Scottish Mortgage enjoys strongest returns in its history – Scottish Mortgage has announced preliminary results for the year ended 31 March 2021. The net asset value total return rose by 111.20%, significantly outperforming the 39.6% return from its FTSE All World benchmark. The share price rose by 99%, compared to a Global sector average return of 72.7% while the total dividend for the year is up by 5.2% to 3.42 pence. The company highlighted that these were the strongest returns it has ever produced, surpassing those delivered during its expansion after the Great Depression as well as in the aftermath of the Global Financial Crisis. It reached new market cap highs over the year, closing at just over £18bn.
Extract from the manager’s report:
“We are focused on the long term. We do not believe that our returns in any given year convey much information about the strength or otherwise of our investment approach. Far longer periods are required to make such an assessment. We would caution against elation after the past twelve months just as we would counsel against misery following unprofitable years. To create long term value, we seek companies pursuing big opportunities and investing in projects with uncertain payoffs. Their shareholders will need to hold their nerve, take the long view and offer thoughtful ongoing support. We aim to be one of those shareholders. It is the accomplishments of the entrepreneurs running our holdings that drive underlying wealth creation.
The past twelve months have offered some lessons for the long-term investor. The strength of stock markets in a period of such economic and social hardship highlights the tenuous link between economic predictions and share prices. Even if one believes that the time and effort spent predicting the outputs of a complex system such as the global economy are worthwhile, one ought in any case to be cautious about linking that to the prices for individual securities or for stock markets as a whole. Conversely, there are many quite predictable trends in communications, computation, machine learning, energy generation and storage, gene sequencing and synthetic biology that, as they compound over time, can have a huge impact. The vaccine developments that are allowing us to emerge from this crisis are just one example.
A small number of big winners have a dramatic impact on investment returns. It is not an anomaly that Tesla has contributed so much to the portfolio this year. It is a predictable consequence of the structure of stock market returns. You no longer need to inhabit the arcane world of investment to understand such results. Another example is all too familiar: the spread of Covid-19. The likelihood that you will suffer from the usual human ailments doesn’t change much from year to year. That is not true for a virus: the more people who have it, the more will get it. It scales in a non-linear way. It can quickly achieve a prevalence that is unfathomable to those outside the world of infectious disease. Most stock prices don’t change much from year to year either but the outliers grow with the same underlying maths as viral spread. Success often begets success and economic advantage accrues highly unequally. Most financial theorists ignore this inconvenient fact, but our approach is designed to capture the outsized impact of such companies.
Changes that were already underway in our society have been accelerated by the impact of Covid-19. This makes it an especially challenging time for those that embrace the concept of mean reversion. We hope we can look forward to normality returning in the year ahead, but ‘normality’ does not mean that things will return to the way they were before the pandemic struck. Whilst the basic tenets of human nature are unchanging, the ways in which we work, consume and socialise are not. Lockdown restrictions over the past year have triggered a reappraisal of historical habits and rituals and many will be superseded. This creates opportunities for entrepreneurs; it changes supply chains and drives demand for new products and services.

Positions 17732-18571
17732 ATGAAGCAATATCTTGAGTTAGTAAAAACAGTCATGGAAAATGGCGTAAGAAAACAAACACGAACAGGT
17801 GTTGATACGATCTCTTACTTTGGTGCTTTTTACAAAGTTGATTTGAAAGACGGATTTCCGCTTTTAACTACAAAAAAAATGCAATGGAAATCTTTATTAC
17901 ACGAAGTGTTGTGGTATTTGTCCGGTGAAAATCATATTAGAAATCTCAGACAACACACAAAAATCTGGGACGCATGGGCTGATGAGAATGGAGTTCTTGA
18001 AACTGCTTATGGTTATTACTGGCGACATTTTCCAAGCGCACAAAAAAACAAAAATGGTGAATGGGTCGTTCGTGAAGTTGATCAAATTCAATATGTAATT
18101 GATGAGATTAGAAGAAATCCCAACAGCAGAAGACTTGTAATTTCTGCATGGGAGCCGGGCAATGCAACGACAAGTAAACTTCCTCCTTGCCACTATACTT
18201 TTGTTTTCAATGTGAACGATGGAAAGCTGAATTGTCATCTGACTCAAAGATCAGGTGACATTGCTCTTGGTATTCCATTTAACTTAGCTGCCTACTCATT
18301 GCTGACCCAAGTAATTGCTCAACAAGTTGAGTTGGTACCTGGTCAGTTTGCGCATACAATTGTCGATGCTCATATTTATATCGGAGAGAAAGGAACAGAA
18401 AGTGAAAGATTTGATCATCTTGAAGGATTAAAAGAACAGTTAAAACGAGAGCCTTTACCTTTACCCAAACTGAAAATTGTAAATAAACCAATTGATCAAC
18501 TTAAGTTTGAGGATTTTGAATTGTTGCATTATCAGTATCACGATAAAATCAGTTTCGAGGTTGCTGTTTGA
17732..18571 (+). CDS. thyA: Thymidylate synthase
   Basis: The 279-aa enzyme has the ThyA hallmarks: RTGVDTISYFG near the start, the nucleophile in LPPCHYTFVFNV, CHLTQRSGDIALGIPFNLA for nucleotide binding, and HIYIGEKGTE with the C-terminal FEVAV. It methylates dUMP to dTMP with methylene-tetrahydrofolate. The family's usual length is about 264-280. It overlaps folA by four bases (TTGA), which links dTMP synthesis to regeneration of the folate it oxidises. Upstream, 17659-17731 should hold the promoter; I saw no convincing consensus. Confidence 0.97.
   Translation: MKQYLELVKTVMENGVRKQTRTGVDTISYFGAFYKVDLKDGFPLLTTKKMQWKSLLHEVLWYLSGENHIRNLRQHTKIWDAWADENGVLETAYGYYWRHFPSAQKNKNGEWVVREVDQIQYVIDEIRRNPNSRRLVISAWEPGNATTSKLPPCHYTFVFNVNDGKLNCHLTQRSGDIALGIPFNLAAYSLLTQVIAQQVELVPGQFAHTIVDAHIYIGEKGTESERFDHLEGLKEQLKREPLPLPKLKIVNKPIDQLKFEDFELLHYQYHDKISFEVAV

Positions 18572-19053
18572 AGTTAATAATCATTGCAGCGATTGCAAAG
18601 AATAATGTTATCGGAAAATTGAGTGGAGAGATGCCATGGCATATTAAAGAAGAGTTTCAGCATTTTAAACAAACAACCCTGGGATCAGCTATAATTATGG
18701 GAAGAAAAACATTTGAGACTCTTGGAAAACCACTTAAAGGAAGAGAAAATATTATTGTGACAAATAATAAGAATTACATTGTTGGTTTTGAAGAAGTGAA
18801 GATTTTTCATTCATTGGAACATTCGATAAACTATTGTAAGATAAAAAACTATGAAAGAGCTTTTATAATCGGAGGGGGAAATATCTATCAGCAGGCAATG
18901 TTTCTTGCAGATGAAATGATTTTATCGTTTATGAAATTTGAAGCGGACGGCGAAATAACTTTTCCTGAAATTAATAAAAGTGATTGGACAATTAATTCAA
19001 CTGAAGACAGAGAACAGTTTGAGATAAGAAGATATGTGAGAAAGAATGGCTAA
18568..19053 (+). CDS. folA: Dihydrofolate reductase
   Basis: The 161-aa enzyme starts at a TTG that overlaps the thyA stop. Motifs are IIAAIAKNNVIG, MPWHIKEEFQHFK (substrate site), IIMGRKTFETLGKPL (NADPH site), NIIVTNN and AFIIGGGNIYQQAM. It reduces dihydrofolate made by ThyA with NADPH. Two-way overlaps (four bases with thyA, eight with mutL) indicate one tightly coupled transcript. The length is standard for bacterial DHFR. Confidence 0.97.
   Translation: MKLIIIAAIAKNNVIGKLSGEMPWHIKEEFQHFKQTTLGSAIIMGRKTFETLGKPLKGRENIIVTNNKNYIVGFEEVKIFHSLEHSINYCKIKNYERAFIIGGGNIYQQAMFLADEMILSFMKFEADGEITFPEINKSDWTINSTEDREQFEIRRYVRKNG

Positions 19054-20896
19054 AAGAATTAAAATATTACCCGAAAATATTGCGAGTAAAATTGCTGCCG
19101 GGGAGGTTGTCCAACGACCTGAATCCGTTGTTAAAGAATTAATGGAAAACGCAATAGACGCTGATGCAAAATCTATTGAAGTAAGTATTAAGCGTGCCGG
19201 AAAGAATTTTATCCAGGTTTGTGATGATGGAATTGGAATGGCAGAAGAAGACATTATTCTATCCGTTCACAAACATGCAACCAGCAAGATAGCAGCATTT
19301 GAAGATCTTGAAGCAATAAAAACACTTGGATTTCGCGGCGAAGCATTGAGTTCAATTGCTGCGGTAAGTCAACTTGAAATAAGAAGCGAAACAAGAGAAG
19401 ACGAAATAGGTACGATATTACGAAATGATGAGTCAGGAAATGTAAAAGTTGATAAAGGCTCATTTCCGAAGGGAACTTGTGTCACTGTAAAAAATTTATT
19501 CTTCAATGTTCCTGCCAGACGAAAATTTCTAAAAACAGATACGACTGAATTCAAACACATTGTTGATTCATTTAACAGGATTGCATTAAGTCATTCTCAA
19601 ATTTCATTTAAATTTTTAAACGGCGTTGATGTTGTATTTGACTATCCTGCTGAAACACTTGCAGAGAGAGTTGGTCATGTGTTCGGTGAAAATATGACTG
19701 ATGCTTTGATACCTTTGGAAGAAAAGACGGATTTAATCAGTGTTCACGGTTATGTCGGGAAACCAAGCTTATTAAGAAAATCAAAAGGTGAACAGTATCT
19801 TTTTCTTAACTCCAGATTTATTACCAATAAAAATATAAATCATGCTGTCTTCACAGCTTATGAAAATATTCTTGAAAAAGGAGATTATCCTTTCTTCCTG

Scientists had been clear about the potential for a global pandemic for some time, but their warnings had not prompted the necessary preparation. The apathetic response to similar scientific warnings about climate change ought now to be questioned. While we hope that lessons will be learned by our institutions and governments, we can also take inspiration from the leadership that the corporate sector has shown in delivering us from Covid. As with vaccines, so with decarbonisation; the value that Tesla has created by addressing the need to decarbonise has forced a hostile investment community to reconsider its position. Tesla has become one of the world’s largest companies as its highly-rated products have continued to improve, along with its ability to manufacture them at scale. Other companies are now following, and history tells us that the more generous funding environment that has ensued is a prerequisite for further progress. Over the course of the year we sold around 80% of our Tesla shares as we strived to maintain appropriate diversification and to focus on the long term return potential. It remains a large holding. The head start it has on competitors leads us to believe that it could enjoy a long period of comparative advantage. If it can realise the potential of its AI capabilities and make its fleet largely autonomous, then this advantage will be greater still.
We are focused on finding other companies that will build the post-carbon economy. This year we took a new holding in Northvolt, a company led by a former Tesla engineer, which is aiming to become Europe’s largest supplier of batteries for electric vehicles. It is investing heavily in the face of strong demand. We also took a holding in ChargePoint, which is one of the world’s largest electric vehicle charging networks. The way in which we will charge our electric vehicles will not resemble the model we used for gasoline cars. Instead, parking spaces at home, in the workplace and in parking lots will provide energy. Software will play a critical role in managing this infrastructure.